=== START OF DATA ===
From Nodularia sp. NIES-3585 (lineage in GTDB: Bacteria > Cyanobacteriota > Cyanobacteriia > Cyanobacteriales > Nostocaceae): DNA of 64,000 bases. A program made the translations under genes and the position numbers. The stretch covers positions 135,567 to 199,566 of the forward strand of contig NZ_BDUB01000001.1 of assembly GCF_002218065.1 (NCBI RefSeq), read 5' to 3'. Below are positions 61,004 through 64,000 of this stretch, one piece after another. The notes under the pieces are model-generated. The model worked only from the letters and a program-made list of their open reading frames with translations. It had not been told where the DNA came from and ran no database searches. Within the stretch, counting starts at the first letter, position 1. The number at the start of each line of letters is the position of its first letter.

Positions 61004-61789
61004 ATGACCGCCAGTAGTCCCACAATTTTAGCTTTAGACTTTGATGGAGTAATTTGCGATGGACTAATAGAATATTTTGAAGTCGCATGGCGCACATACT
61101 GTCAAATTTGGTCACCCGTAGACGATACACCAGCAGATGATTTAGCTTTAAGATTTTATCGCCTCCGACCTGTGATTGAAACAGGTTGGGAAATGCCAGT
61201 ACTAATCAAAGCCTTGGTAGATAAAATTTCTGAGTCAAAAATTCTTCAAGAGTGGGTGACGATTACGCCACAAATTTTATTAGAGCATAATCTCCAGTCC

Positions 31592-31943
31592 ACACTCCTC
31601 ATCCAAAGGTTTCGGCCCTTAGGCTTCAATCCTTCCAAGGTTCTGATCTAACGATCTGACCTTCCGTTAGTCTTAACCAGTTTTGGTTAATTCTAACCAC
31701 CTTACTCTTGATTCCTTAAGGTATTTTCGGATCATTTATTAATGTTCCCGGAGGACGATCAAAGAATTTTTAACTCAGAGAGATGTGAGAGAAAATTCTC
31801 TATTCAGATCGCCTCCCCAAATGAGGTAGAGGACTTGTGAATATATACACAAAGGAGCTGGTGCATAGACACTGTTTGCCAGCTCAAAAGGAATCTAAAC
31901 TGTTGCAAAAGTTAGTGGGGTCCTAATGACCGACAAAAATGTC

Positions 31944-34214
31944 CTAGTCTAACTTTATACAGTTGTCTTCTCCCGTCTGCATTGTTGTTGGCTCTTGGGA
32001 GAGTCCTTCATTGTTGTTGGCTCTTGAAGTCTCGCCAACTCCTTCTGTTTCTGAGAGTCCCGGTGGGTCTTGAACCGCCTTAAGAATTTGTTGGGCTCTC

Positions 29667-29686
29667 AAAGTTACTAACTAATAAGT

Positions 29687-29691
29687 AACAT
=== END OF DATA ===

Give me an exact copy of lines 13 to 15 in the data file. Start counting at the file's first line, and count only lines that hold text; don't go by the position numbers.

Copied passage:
31944 CTAGTCTAACTTTATACAGTTGTCTTCTCCCGTCTGCATTGTTGTTGGCTCTTGGGA
32001 GAGTCCTTCATTGTTGTTGGCTCTTGAAGTCTCGCCAACTCCTTCTGTTTCTGAGAGTCCCGGTGGGTCTTGAACCGCCTTAAGAATTTGTTGGGCTCTC

Positions 29667-29686